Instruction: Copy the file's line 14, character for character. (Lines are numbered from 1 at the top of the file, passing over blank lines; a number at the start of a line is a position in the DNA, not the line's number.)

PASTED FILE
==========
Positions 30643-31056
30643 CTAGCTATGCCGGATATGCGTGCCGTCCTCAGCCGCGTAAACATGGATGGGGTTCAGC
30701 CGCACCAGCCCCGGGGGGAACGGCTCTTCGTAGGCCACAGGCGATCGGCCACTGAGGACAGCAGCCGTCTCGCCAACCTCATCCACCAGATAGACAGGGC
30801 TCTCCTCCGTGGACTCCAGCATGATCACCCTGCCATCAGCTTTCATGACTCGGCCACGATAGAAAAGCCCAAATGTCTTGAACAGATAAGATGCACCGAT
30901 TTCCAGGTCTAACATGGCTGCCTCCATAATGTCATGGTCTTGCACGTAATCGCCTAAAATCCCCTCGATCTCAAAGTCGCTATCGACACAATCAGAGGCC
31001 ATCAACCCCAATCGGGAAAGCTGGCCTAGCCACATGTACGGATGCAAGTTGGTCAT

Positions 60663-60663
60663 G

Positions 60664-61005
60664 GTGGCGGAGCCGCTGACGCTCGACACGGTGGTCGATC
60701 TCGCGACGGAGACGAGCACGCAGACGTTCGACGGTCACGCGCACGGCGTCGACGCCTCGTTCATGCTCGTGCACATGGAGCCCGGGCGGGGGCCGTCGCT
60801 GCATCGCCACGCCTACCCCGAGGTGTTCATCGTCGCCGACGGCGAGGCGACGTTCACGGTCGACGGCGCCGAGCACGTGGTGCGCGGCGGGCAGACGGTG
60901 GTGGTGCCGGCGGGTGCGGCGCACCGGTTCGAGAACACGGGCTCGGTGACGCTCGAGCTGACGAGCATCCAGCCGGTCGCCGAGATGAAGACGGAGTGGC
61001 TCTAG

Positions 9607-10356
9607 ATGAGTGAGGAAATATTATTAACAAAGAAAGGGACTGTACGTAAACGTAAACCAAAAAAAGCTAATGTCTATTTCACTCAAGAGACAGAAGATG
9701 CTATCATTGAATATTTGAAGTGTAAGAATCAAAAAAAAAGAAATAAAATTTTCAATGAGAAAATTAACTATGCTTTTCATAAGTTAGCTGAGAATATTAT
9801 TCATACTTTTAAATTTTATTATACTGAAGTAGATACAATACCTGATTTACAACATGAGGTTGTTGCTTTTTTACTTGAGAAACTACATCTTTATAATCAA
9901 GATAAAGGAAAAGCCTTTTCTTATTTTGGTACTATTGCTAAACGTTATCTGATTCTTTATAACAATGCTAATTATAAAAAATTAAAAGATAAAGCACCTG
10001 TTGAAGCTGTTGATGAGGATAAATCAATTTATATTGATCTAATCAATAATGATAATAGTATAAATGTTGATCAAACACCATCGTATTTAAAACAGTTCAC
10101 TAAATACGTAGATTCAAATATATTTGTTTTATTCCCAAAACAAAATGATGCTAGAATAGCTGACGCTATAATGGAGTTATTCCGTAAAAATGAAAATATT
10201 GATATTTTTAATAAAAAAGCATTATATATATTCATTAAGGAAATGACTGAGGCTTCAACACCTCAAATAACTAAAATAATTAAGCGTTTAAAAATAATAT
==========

61001 TCTAG